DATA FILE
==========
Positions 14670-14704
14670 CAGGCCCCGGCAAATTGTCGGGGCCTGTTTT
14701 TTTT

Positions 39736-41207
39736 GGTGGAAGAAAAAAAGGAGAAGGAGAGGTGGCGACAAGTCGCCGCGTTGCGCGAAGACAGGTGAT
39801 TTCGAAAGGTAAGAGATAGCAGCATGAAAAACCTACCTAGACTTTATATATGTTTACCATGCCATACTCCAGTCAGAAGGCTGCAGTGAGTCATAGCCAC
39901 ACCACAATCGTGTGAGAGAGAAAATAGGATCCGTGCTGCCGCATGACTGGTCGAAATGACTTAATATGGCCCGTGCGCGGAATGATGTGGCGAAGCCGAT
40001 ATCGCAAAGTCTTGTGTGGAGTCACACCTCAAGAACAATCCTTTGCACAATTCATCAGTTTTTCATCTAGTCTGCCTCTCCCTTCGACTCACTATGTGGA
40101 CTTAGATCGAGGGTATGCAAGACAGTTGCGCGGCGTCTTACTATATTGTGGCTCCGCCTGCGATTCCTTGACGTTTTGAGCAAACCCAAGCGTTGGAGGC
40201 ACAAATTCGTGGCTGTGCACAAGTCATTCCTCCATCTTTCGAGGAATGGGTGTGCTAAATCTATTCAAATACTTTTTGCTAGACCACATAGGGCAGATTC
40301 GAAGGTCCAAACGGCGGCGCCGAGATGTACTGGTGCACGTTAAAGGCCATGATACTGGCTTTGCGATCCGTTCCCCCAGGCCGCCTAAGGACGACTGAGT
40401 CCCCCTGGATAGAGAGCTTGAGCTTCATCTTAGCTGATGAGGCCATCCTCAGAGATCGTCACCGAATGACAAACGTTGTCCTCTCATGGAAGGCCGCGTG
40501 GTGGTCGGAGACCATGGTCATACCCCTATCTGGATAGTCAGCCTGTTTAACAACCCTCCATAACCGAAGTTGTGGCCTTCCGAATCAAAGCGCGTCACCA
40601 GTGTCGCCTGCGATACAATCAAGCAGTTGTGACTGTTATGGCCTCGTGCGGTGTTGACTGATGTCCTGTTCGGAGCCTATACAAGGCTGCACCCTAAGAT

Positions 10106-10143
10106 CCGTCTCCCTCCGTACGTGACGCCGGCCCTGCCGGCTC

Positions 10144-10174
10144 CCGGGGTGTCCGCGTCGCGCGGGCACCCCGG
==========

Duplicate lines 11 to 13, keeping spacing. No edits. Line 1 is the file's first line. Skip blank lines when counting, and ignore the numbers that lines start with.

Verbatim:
40301 GAAGGTCCAAACGGCGGCGCCGAGATGTACTGGTGCACGTTAAAGGCCATGATACTGGCTTTGCGATCCGTTCCCCCAGGCCGCCTAAGGACGACTGAGT
40401 CCCCCTGGATAGAGAGCTTGAGCTTCATCTTAGCTGATGAGGCCATCCTCAGAGATCGTCACCGAATGACAAACGTTGTCCTCTCATGGAAGGCCGCGTG
40501 GTGGTCGGAGACCATGGTCATACCCCTATCTGGATAGTCAGCCTGTTTAACAACCCTCCATAACCGAAGTTGTGGCCTTCCGAATCAAAGCGCGTCACCA